Using steel construction can significantly reduce the flammability of your structure. However, it doesn't make the building fireproof. Steel can be weakened and catastrophically fail if the temperature gets high enough. Steel loses nearly half of its weight-bearing capability once the temperature reaches 1100 degrees F (593 degrees C). Eventually, the structure will collapse, for one of the same reasons the Twin Towers collapsed on 9/11.
It may not have been possible to save those buildings and the people inside them, but you can substantially reduce the probability that your steel facility will suffer the same fate by using proven fire-resistant materials and following safety recommendations from authoritative sources.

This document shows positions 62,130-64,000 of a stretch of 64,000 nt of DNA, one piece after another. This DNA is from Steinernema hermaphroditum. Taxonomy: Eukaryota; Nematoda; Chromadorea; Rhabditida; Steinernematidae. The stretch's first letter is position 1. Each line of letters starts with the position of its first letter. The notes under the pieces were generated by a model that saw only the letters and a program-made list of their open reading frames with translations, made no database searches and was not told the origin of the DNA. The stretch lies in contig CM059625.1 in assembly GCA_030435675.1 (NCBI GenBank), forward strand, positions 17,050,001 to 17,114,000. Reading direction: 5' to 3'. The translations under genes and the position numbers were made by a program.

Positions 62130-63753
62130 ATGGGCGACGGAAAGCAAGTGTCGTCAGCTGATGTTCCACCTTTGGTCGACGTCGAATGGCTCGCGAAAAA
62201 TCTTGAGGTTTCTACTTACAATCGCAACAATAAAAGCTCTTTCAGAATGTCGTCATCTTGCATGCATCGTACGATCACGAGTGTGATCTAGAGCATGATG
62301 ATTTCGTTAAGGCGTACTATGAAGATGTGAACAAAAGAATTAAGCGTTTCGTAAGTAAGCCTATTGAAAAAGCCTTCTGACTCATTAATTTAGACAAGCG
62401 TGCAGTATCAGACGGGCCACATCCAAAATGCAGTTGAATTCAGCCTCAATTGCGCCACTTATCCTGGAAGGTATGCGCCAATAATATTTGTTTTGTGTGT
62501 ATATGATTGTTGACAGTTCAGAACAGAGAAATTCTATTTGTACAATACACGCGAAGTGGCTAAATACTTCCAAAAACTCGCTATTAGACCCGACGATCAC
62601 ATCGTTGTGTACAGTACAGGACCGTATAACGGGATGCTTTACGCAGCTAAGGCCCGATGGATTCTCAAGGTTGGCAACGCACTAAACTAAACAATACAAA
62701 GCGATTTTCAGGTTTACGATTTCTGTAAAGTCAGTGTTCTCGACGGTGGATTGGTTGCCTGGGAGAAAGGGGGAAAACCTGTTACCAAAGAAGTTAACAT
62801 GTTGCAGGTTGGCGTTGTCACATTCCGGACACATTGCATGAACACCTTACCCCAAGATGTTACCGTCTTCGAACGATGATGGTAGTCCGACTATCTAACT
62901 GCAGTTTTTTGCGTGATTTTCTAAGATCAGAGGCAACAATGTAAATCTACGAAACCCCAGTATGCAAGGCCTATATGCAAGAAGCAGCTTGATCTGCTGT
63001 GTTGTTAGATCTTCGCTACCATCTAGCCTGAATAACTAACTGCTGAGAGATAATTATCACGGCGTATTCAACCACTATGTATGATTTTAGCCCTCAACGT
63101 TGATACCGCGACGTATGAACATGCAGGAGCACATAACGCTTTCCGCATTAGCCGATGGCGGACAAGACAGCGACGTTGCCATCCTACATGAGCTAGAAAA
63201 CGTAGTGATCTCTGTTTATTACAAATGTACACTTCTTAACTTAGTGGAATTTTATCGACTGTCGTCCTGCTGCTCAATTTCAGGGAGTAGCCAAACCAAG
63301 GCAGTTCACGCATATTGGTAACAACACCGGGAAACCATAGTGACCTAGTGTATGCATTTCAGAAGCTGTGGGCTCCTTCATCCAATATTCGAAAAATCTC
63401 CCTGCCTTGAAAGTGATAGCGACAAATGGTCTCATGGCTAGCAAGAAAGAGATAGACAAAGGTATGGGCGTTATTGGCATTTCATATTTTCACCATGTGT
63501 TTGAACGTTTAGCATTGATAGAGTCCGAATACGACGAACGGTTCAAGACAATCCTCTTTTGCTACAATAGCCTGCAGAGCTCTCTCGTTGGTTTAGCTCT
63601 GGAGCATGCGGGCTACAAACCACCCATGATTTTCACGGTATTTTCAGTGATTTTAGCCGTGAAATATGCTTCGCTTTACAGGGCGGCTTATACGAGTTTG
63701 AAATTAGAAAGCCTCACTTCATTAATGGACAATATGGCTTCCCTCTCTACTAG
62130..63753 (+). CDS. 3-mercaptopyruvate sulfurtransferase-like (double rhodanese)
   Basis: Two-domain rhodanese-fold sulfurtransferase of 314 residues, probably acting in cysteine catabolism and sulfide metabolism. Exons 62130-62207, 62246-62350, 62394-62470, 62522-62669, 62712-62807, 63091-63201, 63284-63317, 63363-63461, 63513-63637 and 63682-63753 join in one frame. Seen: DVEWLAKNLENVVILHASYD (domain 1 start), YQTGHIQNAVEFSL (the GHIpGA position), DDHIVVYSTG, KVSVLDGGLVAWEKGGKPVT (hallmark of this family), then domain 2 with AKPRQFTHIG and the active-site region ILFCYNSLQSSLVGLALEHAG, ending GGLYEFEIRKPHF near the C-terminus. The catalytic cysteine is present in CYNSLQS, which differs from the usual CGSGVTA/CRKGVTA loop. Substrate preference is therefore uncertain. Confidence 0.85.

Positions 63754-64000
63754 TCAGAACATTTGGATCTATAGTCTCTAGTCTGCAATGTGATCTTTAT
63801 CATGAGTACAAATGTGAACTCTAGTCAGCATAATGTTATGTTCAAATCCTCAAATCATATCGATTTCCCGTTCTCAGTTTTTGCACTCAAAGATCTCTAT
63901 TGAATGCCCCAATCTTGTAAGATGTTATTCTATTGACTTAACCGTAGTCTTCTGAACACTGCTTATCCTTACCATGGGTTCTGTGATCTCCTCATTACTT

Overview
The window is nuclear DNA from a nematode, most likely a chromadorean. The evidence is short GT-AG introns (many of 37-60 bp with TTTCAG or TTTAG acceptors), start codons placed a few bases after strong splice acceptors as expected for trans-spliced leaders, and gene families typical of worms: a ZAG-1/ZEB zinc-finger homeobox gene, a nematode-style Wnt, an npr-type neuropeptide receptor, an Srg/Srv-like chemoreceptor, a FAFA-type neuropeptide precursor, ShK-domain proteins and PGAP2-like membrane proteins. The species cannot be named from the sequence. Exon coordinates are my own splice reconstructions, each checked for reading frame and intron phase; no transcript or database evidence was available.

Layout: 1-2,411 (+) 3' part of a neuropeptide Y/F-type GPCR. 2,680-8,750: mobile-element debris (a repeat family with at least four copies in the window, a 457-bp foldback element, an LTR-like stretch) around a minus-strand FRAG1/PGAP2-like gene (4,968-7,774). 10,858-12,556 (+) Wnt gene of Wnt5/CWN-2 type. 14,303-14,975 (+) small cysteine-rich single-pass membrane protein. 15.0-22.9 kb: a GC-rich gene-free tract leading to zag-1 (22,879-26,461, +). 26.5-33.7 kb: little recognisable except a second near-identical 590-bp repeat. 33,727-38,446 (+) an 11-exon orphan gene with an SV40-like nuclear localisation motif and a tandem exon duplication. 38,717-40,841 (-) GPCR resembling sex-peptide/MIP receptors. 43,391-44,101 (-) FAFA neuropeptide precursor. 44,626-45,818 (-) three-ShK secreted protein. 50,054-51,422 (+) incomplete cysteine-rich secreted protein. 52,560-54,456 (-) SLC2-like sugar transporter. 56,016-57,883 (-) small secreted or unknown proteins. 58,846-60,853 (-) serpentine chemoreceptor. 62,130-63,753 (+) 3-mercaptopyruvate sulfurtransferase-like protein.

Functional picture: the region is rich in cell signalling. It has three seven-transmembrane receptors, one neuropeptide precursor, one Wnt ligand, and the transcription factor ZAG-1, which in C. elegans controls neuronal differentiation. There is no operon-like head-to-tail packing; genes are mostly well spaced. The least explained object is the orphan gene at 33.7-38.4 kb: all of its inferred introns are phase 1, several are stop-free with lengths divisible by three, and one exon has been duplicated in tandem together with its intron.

FIREPROOF YOUR METAL BUILDING AT THE BEGINNING
Constructing a fire-rated building is easiest when fire-resistive materials are planned into the steel structural frame when it is built. To meet International Building Codes, a structure must be able to withstand two full hours of fire-strength temperatures before failure.
Intumescent spray film coatings. An epoxy-like substance containing hydrates or chemically-bound water molecules that is sprayed on as a coating. Once dry it can be painted to match the surrounding areas. In the event of a fire, it swells and chars, releasing the hydrates to help the area cool and reduce surface conductivity, lowering the heat and reducing the lifespan of the fire.